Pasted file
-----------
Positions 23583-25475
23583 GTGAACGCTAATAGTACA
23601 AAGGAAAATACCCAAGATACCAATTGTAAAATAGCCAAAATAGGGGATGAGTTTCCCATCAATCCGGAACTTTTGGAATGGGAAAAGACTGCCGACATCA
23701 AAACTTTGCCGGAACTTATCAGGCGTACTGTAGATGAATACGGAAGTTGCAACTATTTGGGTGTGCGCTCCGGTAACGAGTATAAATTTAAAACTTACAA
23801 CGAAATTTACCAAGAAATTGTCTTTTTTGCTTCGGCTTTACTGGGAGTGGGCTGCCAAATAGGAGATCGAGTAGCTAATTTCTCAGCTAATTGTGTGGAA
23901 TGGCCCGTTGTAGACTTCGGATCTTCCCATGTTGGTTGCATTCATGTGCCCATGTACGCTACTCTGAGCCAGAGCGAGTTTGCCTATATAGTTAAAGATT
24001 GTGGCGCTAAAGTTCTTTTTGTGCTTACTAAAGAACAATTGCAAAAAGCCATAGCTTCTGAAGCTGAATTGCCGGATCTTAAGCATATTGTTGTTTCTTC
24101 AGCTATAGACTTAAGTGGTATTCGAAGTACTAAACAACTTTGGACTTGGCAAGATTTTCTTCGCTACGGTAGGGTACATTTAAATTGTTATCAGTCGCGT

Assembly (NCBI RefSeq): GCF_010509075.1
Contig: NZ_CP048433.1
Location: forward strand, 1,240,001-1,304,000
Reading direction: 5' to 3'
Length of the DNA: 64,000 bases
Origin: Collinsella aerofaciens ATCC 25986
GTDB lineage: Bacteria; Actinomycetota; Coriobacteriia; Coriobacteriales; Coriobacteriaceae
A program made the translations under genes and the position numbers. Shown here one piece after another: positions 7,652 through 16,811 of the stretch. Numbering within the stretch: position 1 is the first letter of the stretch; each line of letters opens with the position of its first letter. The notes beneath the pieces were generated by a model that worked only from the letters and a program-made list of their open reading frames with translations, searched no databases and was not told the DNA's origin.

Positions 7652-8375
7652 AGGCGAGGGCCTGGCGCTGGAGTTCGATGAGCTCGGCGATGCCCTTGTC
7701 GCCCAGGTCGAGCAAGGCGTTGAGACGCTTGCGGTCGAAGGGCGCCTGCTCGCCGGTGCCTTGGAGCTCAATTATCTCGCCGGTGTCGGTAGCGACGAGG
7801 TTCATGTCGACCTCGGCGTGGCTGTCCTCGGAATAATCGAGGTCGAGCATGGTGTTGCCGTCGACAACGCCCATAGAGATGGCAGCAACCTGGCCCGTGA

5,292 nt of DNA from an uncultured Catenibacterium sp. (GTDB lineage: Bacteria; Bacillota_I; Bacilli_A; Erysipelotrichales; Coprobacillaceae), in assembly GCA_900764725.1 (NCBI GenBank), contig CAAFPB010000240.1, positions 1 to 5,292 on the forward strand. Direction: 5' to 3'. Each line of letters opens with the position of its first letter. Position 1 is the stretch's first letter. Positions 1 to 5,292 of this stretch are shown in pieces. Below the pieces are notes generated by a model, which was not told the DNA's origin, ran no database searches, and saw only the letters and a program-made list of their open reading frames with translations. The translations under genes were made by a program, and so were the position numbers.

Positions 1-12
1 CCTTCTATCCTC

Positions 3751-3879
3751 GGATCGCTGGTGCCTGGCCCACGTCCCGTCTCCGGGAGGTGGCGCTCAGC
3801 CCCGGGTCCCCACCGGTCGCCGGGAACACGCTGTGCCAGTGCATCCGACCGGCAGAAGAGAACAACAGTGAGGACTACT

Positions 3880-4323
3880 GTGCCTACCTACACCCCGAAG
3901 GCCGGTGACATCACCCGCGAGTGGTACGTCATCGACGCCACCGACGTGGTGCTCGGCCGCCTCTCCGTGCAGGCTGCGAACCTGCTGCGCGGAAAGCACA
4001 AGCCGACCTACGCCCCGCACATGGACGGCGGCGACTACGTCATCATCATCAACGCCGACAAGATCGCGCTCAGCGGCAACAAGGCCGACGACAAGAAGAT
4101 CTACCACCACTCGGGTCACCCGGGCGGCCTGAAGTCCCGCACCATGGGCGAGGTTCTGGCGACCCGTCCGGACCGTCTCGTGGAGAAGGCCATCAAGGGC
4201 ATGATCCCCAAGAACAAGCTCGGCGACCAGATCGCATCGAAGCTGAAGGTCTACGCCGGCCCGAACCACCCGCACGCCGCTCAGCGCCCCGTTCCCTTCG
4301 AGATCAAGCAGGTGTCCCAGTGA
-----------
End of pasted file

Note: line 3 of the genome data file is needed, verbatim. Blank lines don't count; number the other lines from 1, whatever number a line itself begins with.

23601 AAGGAAAATACCCAAGATACCAATTGTAAAATAGCCAAAATAGGGGATGAGTTTCCCATCAATCCGGAACTTTTGGAATGGGAAAAGACTGCCGACATCA